Horsepower, it’s funny that such an archaic method of measuring power is still the number one indicator of how powerful an engine is in anything from a formula 1 car to a lawn mower. Of course the real question is, what is a unit of horsepower, and how does that translate to the performance of an engine?
The word horse power was coined by the man who also happens to lend his namesake to an even broader measurement of power, James Watt. Watt lived through the first industrial revolution at the turn of the 19th century, and during that time devoted much of his life towards the development of the steam engine. At some point Watt was said to be working with ponies pulling carts of coal out of mines and noted that they could move the coal at a rate of 22,000 so called ‘foot pounds’ per minute. To scale up this figure to match what a horse could achieve, he scaled up by 50% giving 33,000 foot pounds per minute. Whilst this all sounds completely arbitrary (and to be honest it is), amazingly this same unit of measurement is used today in the latest cars, garden appliances, and even things like vacuum cleaners.
If you’re looking through the specification for a tool and find that the power rating is only provided in another unit such as Watts, then it’s worth knowing that horsepower can easily be translated into other units of measurement. For example 1 horse power is equivalent to exactly 746 Watts, so a typical basic 1200 Watt lawn mower kicks out 1.6 horsepower. Simple enough eh?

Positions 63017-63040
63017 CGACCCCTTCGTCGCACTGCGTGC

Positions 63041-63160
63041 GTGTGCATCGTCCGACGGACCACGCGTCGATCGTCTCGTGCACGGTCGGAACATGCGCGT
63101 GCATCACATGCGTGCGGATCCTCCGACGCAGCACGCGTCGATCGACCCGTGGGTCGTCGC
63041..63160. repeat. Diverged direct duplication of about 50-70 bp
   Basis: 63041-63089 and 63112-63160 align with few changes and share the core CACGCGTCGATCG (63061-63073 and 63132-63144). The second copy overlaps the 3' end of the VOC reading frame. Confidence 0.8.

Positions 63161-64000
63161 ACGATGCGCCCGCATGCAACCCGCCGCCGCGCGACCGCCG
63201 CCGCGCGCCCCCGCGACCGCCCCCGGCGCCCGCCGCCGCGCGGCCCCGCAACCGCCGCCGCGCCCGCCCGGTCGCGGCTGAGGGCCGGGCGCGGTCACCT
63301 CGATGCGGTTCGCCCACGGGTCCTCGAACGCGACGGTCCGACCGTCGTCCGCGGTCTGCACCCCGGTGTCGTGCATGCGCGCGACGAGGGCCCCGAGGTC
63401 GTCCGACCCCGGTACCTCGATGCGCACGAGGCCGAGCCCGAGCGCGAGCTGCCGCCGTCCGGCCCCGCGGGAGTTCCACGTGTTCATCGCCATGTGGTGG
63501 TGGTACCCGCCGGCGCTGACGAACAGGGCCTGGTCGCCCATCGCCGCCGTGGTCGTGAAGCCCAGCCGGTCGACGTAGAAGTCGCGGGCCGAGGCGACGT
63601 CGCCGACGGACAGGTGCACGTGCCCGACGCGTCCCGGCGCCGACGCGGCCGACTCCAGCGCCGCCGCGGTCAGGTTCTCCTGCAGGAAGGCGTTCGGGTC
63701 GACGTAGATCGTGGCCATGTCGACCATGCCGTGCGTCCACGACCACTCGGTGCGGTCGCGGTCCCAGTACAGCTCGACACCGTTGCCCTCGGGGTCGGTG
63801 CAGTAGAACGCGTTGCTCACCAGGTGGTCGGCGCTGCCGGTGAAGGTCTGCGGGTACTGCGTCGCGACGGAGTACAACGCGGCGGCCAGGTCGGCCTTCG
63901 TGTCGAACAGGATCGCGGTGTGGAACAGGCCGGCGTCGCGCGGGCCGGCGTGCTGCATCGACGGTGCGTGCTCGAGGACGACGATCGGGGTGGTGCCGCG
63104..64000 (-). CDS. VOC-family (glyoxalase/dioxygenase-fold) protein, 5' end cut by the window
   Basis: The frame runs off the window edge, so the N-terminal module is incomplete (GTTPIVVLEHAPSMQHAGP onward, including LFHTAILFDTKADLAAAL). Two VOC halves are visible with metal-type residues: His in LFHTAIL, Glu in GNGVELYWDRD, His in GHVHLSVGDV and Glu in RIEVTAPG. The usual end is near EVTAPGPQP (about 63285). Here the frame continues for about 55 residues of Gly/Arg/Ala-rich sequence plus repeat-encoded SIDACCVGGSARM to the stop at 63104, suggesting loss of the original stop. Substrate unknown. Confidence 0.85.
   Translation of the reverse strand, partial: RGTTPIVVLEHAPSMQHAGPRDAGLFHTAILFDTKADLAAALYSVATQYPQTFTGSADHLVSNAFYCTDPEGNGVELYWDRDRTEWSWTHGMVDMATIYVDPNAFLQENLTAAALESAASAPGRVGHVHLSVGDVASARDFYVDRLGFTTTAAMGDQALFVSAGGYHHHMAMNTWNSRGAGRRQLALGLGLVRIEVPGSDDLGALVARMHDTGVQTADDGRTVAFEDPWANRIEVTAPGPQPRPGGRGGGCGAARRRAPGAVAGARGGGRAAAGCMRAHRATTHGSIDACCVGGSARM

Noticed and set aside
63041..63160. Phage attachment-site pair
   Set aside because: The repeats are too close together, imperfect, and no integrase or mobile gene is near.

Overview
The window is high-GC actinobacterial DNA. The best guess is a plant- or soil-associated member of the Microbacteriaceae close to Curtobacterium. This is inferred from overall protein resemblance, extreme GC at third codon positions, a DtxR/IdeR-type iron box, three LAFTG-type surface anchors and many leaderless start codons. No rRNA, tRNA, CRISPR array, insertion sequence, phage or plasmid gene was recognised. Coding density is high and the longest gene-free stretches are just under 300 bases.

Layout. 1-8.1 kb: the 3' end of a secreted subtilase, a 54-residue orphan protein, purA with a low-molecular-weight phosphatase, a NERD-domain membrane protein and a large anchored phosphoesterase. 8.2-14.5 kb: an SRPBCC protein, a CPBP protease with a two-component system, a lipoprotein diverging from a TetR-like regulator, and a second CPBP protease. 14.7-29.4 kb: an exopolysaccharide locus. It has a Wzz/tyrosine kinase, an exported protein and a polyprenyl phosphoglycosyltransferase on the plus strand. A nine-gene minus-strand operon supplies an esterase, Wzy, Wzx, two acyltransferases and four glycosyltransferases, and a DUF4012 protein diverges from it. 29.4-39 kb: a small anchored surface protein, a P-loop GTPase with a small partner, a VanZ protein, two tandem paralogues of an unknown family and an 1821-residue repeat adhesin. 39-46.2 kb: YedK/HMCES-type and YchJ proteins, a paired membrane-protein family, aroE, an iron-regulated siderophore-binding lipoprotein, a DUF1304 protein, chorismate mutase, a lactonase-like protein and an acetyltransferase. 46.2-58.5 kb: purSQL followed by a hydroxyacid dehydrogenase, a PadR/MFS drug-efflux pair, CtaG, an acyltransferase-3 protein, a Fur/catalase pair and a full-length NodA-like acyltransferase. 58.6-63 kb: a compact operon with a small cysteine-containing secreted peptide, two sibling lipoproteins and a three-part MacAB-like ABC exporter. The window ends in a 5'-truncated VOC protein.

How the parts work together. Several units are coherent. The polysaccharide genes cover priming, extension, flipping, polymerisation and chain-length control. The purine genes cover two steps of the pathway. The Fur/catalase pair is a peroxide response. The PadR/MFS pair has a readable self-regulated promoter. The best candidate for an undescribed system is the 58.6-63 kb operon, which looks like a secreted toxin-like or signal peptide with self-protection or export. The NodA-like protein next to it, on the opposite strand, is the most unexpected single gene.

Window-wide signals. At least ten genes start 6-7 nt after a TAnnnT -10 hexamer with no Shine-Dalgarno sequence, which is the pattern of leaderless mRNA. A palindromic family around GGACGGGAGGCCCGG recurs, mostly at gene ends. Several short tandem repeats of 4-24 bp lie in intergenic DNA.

It probably won’t have much of a deciding factor on your choice of lawn mower, but if we look at the world of high performance cars we begin to see why horsepower as a standalone measure of a vehicle’s performance is largely meaningless. Instead you need to look at the overall power to weigh ratio. Depending on how the ratio balances out, a car with low horsepower but with relatively lower weight as well, could in theory out perform a car with much greater horsepower but that also weighs an absolute ton. After all, the more weight you’re having to shift, the greater the horsepower you’ll need to accelerate it.
So whilst we’re not dealing with the same issues in terms of acceleration and performance that we would be with a car, it is still worth keeping in mind the theory behind a decent power to weight ratio when buying lawn mowers, trimmers and chainsaws, not least because light tools are easier to carry and operate, but also because they’re more economical thanks to the easier time their motor or engine has when driving them. So by all means check out the power of the engine first, but make sure you keep in mind the weight before making any decisions.